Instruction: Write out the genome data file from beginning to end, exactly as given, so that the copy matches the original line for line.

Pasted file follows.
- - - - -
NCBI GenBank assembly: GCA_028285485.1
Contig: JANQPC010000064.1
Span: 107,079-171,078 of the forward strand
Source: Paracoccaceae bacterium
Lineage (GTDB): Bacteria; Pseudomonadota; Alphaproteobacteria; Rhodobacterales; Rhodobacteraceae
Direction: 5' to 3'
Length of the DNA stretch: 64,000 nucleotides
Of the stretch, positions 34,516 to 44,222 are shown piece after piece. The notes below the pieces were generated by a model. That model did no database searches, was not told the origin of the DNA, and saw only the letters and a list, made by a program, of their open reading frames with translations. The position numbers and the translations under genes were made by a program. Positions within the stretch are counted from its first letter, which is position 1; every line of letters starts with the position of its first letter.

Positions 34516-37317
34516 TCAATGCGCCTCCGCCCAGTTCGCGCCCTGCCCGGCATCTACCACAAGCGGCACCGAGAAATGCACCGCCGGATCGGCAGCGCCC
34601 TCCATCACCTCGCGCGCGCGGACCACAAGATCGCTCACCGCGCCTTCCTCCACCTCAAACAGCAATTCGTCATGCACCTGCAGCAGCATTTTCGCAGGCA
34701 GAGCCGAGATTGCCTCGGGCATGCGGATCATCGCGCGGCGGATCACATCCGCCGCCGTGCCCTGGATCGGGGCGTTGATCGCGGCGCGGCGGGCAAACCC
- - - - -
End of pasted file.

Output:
NCBI GenBank assembly: GCA_028285485.1
Contig: JANQPC010000064.1
Span: 107,079-171,078 of the forward strand
Source: Paracoccaceae bacterium
Lineage (GTDB): Bacteria; Pseudomonadota; Alphaproteobacteria; Rhodobacterales; Rhodobacteraceae
Direction: 5' to 3'
Length of the DNA stretch: 64,000 nucleotides
Of the stretch, positions 34,516 to 44,222 are shown piece after piece. The notes below the pieces were generated by a model. That model did no database searches, was not told the origin of the DNA, and saw only the letters and a list, made by a program, of their open reading frames with translations. The position numbers and the translations under genes were made by a program. Positions within the stretch are counted from its first letter, which is position 1; every line of letters starts with the position of its first letter.

Positions 34516-37317
34516 TCAATGCGCCTCCGCCCAGTTCGCGCCCTGCCCGGCATCTACCACAAGCGGCACCGAGAAATGCACCGCCGGATCGGCAGCGCCC
34601 TCCATCACCTCGCGCGCGCGGACCACAAGATCGCTCACCGCGCCTTCCTCCACCTCAAACAGCAATTCGTCATGCACCTGCAGCAGCATTTTCGCAGGCA
34701 GAGCCGAGATTGCCTCGGGCATGCGGATCATCGCGCGGCGGATCACATCCGCCGCCGTGCCCTGGATCGGGGCGTTGATCGCGGCGCGGCGGGCAAACCC